Richard Lenski writes about this "hard saying" of Jesus: skandalizoo always denotes spiritual destruction, as an animal is caught by touching the bait affixed to the crooked stick in a trap. The sense is "Whoever destroys a child or a child-like believer spiritually incurs the greatest wrath of Jesus."

Let no one deceive himself by thinking that only one of the "little ones" is destroyed or hurt, only a child or a humble believer. Jesus has indicated how precious they are in his sight, for what is done for them is as if it were done to himself (v37). This is a word that should awaken all of us, parents, pastors, teachers, and all who hold positions of influence. (Interpretation of St. Mark's Gospel, p400)

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Children's Message on Mark 9:42

Visual aids: one or two pictures of a mouse; a mousetrap, preferably a larger one, so that the children can see the "skandalon," the trigger of the trap.

"And if anyone causes one of these little ones who believe in me to sin,
it would be better for him to be thrown into the sea with a large millstone tied around his neck."

This is one of Jesus’ "hard sayings." He says many things that comfort us, but this one frightens us. It’s for the big people in your life--your parents, your teachers, your pastor--anyone who could set an example for you to follow.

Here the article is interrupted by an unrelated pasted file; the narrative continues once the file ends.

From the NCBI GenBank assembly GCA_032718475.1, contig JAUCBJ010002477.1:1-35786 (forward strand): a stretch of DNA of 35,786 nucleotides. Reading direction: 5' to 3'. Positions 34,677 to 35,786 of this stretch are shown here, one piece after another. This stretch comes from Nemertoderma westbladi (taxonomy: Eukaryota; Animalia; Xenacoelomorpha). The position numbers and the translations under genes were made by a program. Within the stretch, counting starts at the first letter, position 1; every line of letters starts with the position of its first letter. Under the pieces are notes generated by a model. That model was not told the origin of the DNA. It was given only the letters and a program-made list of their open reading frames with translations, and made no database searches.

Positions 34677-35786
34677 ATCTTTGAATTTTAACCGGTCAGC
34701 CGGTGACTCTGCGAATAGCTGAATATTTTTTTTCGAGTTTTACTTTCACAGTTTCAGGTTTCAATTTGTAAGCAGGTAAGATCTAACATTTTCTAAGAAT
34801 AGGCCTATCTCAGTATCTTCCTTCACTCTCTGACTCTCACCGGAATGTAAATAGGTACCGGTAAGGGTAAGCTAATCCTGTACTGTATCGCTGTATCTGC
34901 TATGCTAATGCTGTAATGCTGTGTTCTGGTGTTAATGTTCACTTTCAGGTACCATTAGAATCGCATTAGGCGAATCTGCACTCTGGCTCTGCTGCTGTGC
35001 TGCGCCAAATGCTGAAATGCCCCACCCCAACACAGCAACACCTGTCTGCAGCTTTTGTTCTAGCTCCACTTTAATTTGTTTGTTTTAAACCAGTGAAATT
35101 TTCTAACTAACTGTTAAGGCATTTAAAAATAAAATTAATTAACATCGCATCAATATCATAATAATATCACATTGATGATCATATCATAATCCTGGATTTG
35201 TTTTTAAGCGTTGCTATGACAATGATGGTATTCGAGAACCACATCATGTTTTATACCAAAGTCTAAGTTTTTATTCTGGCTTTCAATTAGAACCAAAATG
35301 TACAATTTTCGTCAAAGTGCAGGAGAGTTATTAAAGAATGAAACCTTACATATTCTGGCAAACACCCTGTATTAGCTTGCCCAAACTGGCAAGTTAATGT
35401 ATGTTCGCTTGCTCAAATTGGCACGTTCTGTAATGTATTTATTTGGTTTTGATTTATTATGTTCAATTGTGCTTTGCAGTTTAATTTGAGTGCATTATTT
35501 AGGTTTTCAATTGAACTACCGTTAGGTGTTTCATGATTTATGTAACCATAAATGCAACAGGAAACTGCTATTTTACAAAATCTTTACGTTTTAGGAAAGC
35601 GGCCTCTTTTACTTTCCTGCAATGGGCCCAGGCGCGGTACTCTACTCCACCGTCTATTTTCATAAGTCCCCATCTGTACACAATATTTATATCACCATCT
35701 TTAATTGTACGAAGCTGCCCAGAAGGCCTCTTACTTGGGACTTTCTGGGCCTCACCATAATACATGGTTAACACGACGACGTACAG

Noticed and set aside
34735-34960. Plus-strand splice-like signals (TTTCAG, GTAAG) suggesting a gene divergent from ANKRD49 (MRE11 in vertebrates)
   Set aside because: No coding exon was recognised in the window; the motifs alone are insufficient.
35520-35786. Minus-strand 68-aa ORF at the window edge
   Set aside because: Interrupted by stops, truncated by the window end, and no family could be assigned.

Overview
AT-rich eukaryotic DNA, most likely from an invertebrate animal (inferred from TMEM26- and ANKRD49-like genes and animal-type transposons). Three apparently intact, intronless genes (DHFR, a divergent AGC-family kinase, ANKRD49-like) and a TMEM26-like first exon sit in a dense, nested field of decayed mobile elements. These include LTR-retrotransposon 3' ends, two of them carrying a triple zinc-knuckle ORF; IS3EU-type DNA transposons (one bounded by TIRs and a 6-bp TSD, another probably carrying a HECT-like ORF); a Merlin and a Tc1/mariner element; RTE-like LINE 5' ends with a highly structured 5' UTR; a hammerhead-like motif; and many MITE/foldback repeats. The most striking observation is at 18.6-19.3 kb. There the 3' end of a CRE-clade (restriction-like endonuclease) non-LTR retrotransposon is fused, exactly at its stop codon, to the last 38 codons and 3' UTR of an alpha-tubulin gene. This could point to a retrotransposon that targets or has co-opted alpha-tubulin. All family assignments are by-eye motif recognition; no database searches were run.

He says that if we say or do something to cause you to sin, it would be better if we thrown into the sea with a big rock around our neck, rather than be able to do that over and over again. Jesus says these things because sin can get us in a lot of trouble--not just in this life, but forever, if it leads us away from Him as our Savior. Sin can get me in a lot of trouble all by itself, but if I cause you to sin it’s a whole lot worse.

(Show picture) Whose pictures do we see here? These mice look a little different than the mice in your house, but you get the idea. (Show trap) What is this? Do you know how it works? You put a piece of cheese or peanut butter on the bait place here, then you fold this back and set the trap. When the mouse takes the bait, he gets a bad pain in the neck when the trap comes down on him.